Survivors Learn to Express What Can’t be Said

Inner-Elephant-photo-by-Gina-Baird

Maggie, a young mother, attended Open Art Studio on a rainy Monday evening with her four sons. Seated in the back of the room, Maggie briefly looked at the art materials in front of her before laying her head down on the table. The boys selected a few materials and began to draw in silence.

The Julian Center’s art therapy program adds a unique opportunity to the comprehensive, trauma-informed care model offered to survivors of domestic violence and sexual assault. Led by two licensed mental health counselors board certified in art therapy, survivors and their children are able to engage in a process of healing that some find more manageable than traditional talk therapy.

The next week, Maggie and her sons returned to Open Art Studio. While she used colored chalk pastels to draw, the boys smiled and interacted with her. Eventually she laid her head down on the table, at which time the children became silent. But over the course of several more weeks, Maggie spent each session trying a new media and increasing her participation time. Her children, meanwhile, spent each week sculpting animals, houses, and people from clay.

Art therapists provide both individual and group art therapy experiences to adults and children. Adult survivors working with their children learn to give and receive empathy and form stronger bonds with their children. Children are able to express through art what is too painful to say and have their communication be acknowledged and affirmed. Cathy Malchiodi, a world-renowned art therapist specializing in treating trauma, has shown that creative arts therapies have a unique place in treating trauma resulting from domestic violence.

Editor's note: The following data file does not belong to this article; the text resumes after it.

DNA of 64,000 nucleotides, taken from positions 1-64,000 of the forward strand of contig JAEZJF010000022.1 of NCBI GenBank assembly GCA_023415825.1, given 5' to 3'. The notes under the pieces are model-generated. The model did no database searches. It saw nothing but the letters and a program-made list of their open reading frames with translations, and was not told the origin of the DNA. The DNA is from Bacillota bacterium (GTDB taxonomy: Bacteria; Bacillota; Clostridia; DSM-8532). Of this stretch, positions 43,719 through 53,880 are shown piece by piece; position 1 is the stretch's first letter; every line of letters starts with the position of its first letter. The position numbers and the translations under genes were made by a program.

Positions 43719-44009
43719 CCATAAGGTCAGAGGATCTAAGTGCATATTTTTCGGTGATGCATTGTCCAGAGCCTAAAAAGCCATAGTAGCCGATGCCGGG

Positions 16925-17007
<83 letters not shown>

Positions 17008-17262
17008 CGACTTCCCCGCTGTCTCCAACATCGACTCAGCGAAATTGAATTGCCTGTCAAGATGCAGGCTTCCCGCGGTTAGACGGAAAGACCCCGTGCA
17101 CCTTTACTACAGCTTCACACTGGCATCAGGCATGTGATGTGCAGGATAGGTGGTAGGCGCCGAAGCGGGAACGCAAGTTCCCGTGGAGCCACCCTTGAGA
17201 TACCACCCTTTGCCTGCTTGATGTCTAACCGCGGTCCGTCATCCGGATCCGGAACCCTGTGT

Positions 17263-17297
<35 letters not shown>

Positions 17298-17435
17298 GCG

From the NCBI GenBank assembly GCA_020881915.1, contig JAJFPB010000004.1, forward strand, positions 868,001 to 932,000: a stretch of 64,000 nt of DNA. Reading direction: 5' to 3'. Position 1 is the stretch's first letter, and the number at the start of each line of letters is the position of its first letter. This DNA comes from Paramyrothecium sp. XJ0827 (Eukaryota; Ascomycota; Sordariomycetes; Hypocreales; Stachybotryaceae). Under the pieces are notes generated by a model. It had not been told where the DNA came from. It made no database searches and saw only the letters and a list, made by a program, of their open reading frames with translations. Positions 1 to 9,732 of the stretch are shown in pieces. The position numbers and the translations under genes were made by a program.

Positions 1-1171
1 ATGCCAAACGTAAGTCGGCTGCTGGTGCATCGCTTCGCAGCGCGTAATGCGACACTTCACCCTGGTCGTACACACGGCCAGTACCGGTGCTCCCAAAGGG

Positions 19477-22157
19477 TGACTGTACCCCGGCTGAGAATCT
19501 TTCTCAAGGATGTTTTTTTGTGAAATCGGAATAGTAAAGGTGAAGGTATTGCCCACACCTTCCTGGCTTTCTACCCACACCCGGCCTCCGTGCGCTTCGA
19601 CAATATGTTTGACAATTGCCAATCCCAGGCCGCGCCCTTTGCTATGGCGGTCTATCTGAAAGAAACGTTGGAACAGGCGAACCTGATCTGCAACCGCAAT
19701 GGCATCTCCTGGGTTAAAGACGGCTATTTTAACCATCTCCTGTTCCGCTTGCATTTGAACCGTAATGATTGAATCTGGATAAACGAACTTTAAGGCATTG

Eventually Maggie joined her children using clay. As the family worked, they talked about how creating art made them feel. It provided an escape from their stressful lives, and allowed the kids to “just be kids” again. Art therapy provided a healthy emotional outlet for them individually and collectively, giving them the opportunity to give shape to the trauma they had experienced. During their last week of attending Open Art Studio, Maggie and the boys worked together on a joint project: a clay sculpture of a large umbrella shielding five small figures, keeping them “safe from the rain.”

Research confirms that much of what happens in the traumatic moments survivors experience is stored visually. Survivors of domestic violence often do not have the tools and/or words to make sense of what they have been through and to reestablish a sense of safety. But the ability to break the intergenerational cycle of violence is dependent on their doing just that. Art therapy allows for images to speak what the victims have not been able to say. The healing elements and sensory comfort of art materials serve as a vehicle for hope and healing for our clients.

If you would like to make a donation in support of The Julian Center’s art therapy program, please visit www.juliancenter.org or call (317) 941-2200.

Pictured: Inner Elephant (photo by Gina Baird)